Parenthood is hard, but some kids are just blessedly, blissfully easy. You know the kind: He’s the kid whom everybody loves. He’s well-mannered and polite, doesn’t throw public tantrums or lose his shit at restaurants/sporting events/church/wherever you’re most likely to be mortified, and is always helpful — sometimes without even being asked. His teachers adore him. His friends’ parents say he’s welcome to come over any time, and they actually mean it.
You can take him anywhere without being even the slightest bit apprehensive that he’ll suddenly start acting a fool, and you’re always proud as a peacock (and all right, a little bit smug) because YOU ARE THE PARENT OF A GREAT KID.
You don’t need a bumper sticker to proclaim it to the world. Anyone with eyes can see that your child is the gold standard to which all other children should be compared. Look and learn, parents of undisciplined heathens and ill-mannered oafs. Look and learn.
The thing is, though, those kinds of kids are not typical, average kids. Their consistently stellar behavior might have you fooled into thinking it’s a result of your superior parenting, but it’s mostly that you got lucky. It happens, the same way that people sometimes hit the jackpot or find a diamond ring in a parking lot or breeze through all green lights on the way to work. Occasionally, genetics work in your favor and you get an easy kid.
And because of this, you tend to develop a sense of parental self-righteousness. You don’t actively cultivate it, it just happens on its own as you observe your child versus their peers. You see a meltdown at the park and inwardly scoff, “My kid would never do that.” You dish out side-eye with barely concealed disdain, perhaps without even realizing it, when you hear another kid talking back to his mom: “My kid wouldn’t dare speak to me that way.” Because, yes, your child is one of those honor-rolling, good-citizen-award-winning friends of the world.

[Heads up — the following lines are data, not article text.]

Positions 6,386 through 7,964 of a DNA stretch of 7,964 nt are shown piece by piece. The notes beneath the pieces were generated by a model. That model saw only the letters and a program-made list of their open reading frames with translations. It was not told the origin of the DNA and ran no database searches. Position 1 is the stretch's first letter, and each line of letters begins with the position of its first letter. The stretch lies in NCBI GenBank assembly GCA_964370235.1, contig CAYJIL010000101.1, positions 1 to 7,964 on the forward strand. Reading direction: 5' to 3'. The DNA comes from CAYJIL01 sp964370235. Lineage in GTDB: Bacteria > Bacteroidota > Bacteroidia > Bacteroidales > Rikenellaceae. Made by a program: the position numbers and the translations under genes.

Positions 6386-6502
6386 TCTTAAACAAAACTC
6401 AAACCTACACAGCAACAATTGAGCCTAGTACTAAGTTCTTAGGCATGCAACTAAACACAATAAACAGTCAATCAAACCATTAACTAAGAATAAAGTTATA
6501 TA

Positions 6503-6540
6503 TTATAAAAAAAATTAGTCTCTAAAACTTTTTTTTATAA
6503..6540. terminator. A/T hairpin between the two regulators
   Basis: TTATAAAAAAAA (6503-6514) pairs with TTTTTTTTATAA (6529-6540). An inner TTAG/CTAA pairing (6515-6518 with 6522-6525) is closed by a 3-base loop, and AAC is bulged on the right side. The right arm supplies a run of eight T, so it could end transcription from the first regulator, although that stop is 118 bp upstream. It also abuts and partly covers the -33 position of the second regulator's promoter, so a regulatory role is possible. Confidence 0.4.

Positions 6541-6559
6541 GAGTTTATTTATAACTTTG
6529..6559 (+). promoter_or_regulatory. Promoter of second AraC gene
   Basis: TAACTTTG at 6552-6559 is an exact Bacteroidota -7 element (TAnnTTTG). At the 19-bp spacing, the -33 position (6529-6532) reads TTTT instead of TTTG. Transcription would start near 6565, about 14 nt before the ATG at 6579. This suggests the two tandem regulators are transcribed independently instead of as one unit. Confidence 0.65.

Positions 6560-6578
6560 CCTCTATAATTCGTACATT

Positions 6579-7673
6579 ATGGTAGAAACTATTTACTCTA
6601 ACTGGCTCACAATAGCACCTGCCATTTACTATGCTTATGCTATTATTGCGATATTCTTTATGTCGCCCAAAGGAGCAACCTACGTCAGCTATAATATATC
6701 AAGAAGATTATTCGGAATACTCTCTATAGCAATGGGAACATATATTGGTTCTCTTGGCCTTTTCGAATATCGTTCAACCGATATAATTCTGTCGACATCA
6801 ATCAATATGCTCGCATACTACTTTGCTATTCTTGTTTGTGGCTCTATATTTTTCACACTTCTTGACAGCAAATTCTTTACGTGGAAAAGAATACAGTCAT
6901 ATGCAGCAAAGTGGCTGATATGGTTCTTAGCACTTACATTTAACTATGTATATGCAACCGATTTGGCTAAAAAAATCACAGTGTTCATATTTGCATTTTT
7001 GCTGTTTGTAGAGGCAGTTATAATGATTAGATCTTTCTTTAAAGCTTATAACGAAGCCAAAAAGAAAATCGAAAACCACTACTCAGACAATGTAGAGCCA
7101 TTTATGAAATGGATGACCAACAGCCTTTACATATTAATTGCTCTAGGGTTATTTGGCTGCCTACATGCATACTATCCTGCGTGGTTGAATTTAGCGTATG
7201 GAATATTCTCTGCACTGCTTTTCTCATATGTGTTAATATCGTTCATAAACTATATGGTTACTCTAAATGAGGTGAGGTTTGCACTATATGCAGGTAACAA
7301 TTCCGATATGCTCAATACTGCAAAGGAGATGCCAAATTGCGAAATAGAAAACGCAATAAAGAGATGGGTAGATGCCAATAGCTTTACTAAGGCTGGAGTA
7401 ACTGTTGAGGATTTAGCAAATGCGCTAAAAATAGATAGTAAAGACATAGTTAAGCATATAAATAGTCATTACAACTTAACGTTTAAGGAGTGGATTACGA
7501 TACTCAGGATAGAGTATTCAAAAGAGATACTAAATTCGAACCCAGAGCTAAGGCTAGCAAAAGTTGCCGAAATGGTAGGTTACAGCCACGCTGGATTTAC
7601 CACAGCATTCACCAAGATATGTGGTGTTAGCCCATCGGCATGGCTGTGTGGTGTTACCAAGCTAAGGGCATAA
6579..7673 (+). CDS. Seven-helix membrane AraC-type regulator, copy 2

But even the greatest, most agreeable kids are still kids. And any person — especially a kid, who is still learning by trial-and-error how to interact with the world — can have moments of weakness. So mark my words: No matter how good your child is, one of these days it’ll be their turn to be the asshole. Whether it comes in the form of a public sass, an angry outburst, or a rude comment to a friend, your kid will one day go off the rails in an astonishing and unexpected manner. Suddenly you’re on the receiving end of the side-eye, and you can hardly deal with this newly turned table. It will leave you reeling because your kid is the good kid!
Yes. You know they’re still good; this was a fluke, and they’ll return to their model-child status shortly. But please, parents of good kids, let this knock your sanctimony down a few pegs and take the lesson to heart. You wouldn’t want a bystander judging your child’s entire character (and/or your aptitude at parenting) based on a few bad moments or poor decisions. So don’t do it to anyone else.
Because no matter how well-behaved your child is, they’re human, and therefore fallible, and therefore prone to being a dick at least once in a while. Just like you can’t take all the credit for having a good kid, you shouldn’t be blamed for their occasional mishaps — and neither should other parents. They’re trying, but sometimes our kids’ behavior is out of our hands no matter how great our efforts. And just like your kid’s assholishness doesn’t indicate a flawed personality or a future prison stint, neither does theirs. You may not be seeing the other child’s sweetness, but it’s there: eclipsed by their temporary actions, to be sure, but present all the same.
So the next time you prepare to cast some holier-than-thou shade in the direction of that weary parent with the fit-pitching child, as yours sits quietly and obediently beside you, think twice and show them a little grace instead — maybe in the form of an empathetic smile. Because when it’s your kid’s turn to be bratty (and it will be), you’ll be infinitely grateful to get the same in return.